OIG Finds High Use of Unqualified Personnel When Physicians Bill for 'Incident to' Services

August 6, 2009: The Office of Inspector General (OIG) of the Department of Health and Human Services recently released a report on physician "incident to" services billed in 2007 under the Medicare program. The report found that when Medicare allowed physicians more than 24 hours of services in a day, half of the services were not performed personally by a physician, and that unqualified nonphysicians performed 21 percent of the services that physicians did not perform personally. Also, the report found 49 percent of rehabilitation therapy services (including primarily therapeutic exercise, massage therapy, ultrasound therapy, therapeutic activities, and electrical stimulation) performed by nonphysicians were furnished by staff not trained as therapists that the OlG found to be unqualified. The report can be accessed at http://www.oig.hhs.gov/oei/reports/oei-09-06-00430.pdf 

The OIG recommends that:

  • physicians only bill for services provided by nonphysicians who have the necessary training, certification, and/or licensure pursuant to state laws, and Medicare regulations;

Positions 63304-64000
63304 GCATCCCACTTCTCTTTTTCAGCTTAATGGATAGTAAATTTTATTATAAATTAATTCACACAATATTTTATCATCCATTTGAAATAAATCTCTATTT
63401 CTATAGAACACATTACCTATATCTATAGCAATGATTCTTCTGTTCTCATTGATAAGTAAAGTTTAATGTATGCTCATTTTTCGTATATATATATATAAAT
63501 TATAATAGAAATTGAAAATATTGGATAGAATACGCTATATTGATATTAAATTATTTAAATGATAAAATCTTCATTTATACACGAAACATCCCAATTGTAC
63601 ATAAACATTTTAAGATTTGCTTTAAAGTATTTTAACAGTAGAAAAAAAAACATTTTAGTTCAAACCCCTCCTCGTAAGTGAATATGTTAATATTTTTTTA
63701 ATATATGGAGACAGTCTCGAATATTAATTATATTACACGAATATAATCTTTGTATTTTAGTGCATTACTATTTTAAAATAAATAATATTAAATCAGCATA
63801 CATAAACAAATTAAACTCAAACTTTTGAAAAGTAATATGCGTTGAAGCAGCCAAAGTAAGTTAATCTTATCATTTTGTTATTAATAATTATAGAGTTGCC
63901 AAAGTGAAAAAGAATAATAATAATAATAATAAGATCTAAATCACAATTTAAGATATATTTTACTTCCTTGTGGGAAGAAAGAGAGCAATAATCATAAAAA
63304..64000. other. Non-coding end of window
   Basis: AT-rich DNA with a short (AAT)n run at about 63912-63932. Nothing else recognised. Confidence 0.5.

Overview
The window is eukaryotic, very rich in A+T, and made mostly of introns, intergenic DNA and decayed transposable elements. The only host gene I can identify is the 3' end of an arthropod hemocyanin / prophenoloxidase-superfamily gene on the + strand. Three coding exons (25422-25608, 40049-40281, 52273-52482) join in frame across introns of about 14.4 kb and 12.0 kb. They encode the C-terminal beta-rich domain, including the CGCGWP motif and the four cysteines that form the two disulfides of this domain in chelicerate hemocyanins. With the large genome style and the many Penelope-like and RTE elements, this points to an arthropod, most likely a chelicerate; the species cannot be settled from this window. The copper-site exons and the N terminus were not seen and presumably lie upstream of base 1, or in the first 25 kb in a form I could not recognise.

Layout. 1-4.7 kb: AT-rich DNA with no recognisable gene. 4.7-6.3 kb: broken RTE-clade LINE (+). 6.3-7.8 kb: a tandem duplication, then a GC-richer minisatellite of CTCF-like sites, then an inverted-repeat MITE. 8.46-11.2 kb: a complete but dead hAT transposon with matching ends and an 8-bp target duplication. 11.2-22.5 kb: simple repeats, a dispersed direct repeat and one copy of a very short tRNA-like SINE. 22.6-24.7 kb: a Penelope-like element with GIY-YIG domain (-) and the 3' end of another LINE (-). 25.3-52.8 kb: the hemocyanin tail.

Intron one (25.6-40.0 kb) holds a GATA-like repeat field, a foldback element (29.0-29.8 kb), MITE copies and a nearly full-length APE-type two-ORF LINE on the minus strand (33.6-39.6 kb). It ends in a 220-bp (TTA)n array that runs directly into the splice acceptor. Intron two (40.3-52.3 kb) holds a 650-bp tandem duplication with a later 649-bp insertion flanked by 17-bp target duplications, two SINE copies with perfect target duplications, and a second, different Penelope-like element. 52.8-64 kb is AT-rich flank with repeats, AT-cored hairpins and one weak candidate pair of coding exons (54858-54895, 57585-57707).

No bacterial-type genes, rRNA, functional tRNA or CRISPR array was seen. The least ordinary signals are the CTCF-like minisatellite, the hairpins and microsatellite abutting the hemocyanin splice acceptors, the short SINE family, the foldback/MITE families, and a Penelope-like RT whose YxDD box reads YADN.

• a modifier be used on the claim form to ensure physicians are billing for services only provided by nonphysicians with appropriate qualifications; and
  • CMS take appropriate action to address claims for services that were "for rehabilitation therapy services performed by nonphysicians who did not have the training of a therapist."

Medicare rules require that physical therapy services provided incident to a physician be furnished by a person who is a graduate of professional physical therapist program. Medicare is authorized to only pay for services provided by those trained specifically in physical therapy. As the report indicates, about half of the physician offices billing "incident to" are not complying with this requirement.

APTA is alarmed by these findings and calls on CMS and Congress to act to prevent unqualified personnel from providing physical therapy services. To ensure high quality care, physical therapy services should be furnished by licensed physical therapists and physical therapist assistants under their supervision. The APTA urges Congress to take action to completely remove physical therapy as an "incident to" service in physician offices and to tighten Stark II referral-for-profit regulations to eliminate financial incentives that contribute to high physician billing of physical therapy services."

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